Television fans who use the newest model of Tablo’s digital video recorders will soon be able to watch live and recorded programming beyond their home networks, a top executive confirmed this week.
In a television interview, Nuvyyo CEO Grant Hall said Tablo engineers are working to develop an out-of-home streaming feature on the fourth-generation Tablo device, similar to one that was offered on legacy, subscription-based Tablo DVRs.
The feature has been one of the most-requested by fans of the new Tablo device, with users taking to online forums and social media asking for the company to bring out-of-home streaming to the model.
Out-of-home streaming was available on legacy, network-connected Tablo DVRs — including the Tablo Dual Lite and Tablo Quad — if a viewer subscribed to the company’s “premium guide” data service, which unlocked other perks for a monthly or annual fee.
The fourth-generation Tablo eliminates those fees while retaining a certain set of core features — namely, the ability to watch free broadcast TV by installing an antenna into the back of the Tablo, then streaming those channels to other devices like a phone, tablet, Roku or Amazon Fire TV Stick.
The new Tablo model also brings a suite of new features for the first time, including dozens of free streaming TV channels that are available within the same electronic program guide as broadcast TV networks and 128 GBs of on-board flash storage for recording broadcast and streaming channels. (The storage can be expanded out by hooking an external hard drive into a USB port on the back of the Tablo.)
But the 4th-gen Tablo DVR also lost a few features that were fan favorites on the older devices, with out-of-home streaming being at the top of the list.
“That’s a feature we’re looking at adding [again],” Hall said during the interview.
Another feature Tablo fans have been waiting for: The ability to receive broadcast stations that use the new ATSC 3.0, or “NextGen TV” standard. Nearly two years ago, Nuvyyo announced a Tablo model capable of receiving NextGen TV signals, but said it would have to be plugged into the back of a viewer’s TV set using HDMI and wouldn’t allow for out-of-home viewing like its other network-connected models.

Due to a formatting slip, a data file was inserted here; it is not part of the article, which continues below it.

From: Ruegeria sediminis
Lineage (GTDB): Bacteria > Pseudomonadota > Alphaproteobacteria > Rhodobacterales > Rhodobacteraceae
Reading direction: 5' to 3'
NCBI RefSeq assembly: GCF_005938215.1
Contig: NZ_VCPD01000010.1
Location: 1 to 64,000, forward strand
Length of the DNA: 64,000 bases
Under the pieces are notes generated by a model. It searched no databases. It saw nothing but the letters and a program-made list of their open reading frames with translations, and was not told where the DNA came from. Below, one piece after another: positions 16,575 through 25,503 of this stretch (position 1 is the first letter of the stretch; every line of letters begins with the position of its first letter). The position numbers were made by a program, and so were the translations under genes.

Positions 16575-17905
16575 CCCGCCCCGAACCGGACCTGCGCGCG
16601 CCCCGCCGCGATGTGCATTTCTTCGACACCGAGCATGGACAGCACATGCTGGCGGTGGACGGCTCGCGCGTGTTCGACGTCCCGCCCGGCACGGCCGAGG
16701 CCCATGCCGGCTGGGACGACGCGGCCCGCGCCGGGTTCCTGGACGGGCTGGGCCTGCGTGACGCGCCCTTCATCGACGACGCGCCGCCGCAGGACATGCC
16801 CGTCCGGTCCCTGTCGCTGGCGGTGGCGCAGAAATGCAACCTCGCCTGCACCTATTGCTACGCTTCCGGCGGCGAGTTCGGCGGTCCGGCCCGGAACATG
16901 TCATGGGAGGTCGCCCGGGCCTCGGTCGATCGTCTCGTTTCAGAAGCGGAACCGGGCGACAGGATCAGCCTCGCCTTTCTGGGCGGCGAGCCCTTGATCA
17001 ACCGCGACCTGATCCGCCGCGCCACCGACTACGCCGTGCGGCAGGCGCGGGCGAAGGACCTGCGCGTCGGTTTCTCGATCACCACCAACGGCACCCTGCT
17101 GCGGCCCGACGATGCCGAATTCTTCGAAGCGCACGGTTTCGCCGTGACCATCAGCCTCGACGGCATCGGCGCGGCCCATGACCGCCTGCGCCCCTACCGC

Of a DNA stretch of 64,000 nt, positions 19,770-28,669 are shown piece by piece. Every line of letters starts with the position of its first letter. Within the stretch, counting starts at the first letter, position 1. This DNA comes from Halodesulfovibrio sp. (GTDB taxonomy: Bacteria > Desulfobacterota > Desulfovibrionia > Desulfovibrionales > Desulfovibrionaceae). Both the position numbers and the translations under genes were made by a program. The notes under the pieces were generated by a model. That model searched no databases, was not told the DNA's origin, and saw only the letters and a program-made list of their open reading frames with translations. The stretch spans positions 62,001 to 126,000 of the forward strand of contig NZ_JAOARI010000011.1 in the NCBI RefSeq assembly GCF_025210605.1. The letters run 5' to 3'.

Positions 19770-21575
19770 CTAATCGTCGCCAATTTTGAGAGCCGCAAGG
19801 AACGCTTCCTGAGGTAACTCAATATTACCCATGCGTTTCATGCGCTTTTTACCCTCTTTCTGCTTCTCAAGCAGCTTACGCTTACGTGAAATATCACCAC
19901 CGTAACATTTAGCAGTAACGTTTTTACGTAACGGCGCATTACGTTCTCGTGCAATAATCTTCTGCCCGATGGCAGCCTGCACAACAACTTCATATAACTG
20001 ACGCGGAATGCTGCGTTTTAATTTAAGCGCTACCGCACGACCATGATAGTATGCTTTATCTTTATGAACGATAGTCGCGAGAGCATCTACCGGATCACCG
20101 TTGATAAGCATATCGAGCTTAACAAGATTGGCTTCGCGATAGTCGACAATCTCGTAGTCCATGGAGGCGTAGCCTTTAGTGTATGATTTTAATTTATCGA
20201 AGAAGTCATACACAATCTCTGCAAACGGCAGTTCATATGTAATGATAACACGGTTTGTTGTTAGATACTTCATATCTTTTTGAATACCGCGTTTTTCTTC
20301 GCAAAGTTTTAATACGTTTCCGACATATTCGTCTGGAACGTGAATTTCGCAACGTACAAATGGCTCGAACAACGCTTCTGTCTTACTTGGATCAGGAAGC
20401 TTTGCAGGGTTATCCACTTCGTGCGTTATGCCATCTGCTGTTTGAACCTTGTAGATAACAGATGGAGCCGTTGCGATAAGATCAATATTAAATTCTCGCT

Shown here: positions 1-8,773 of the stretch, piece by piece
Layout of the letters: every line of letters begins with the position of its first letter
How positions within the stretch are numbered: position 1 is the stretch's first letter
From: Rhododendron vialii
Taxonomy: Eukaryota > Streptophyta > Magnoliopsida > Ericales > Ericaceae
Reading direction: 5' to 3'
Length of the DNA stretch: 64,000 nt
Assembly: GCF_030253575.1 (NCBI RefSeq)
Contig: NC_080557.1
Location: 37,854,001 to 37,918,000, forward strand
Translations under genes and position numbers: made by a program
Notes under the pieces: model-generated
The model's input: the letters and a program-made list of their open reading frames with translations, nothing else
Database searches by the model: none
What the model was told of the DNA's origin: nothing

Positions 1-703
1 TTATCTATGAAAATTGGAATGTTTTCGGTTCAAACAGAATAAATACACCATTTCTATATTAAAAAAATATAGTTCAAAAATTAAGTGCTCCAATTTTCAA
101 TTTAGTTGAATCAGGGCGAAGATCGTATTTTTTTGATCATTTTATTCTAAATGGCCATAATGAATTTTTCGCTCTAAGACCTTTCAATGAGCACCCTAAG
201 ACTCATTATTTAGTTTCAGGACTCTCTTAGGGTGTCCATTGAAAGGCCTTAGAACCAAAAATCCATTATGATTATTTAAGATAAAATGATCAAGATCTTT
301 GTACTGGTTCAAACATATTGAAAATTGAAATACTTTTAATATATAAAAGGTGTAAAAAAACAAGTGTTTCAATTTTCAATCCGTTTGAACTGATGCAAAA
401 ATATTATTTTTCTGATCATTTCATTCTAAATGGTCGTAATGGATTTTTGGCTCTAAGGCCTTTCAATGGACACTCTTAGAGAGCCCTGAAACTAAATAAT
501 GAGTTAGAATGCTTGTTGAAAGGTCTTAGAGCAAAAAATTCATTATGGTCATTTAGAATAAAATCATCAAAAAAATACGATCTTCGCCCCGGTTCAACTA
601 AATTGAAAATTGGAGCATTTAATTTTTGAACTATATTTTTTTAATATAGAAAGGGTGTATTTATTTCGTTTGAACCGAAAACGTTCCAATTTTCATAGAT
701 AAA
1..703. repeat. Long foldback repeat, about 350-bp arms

Since then, the ATSC 3.0 version of Tablo has experienced production delays, mostly due to ever-shifting standards associated with NextGen TV signals. Earlier this year, Nuvyyo issued refunds to customers who pre-ordered the NextGen TV-capable model, while still affirming the ATSC 3.0 model was in the works.
This week, Hall said the ATSC 3.0 model was still in development, but offered no timeline on when it would hit the market. He also affirmed existing Tablo models would not be compatible with NextGen TV signals at any point in the future.
“It is a physically different broadcast standard; it requires some difference in the hardware and the tuner chips, so the current device can’t be upgraded in software,” Hall said in the TV interview.
When the new ATSC 3.0 Tablo model does launch, “it will be, obviously, ATSC 1.0 compatible — it will do both.”
For the moment, though, Hall says those who purchase new Tablo devices should feel confident that their DVRs will continue to work for several more years.
“For viewers who are worried that ATSC 3.0 might take over, maybe at some point in five to ten years, but the current broadcast standards are that ATSC 1.0 will be around for a long time,” Hall said.
Nuvyyo is owned by the E. W. Scripps Company.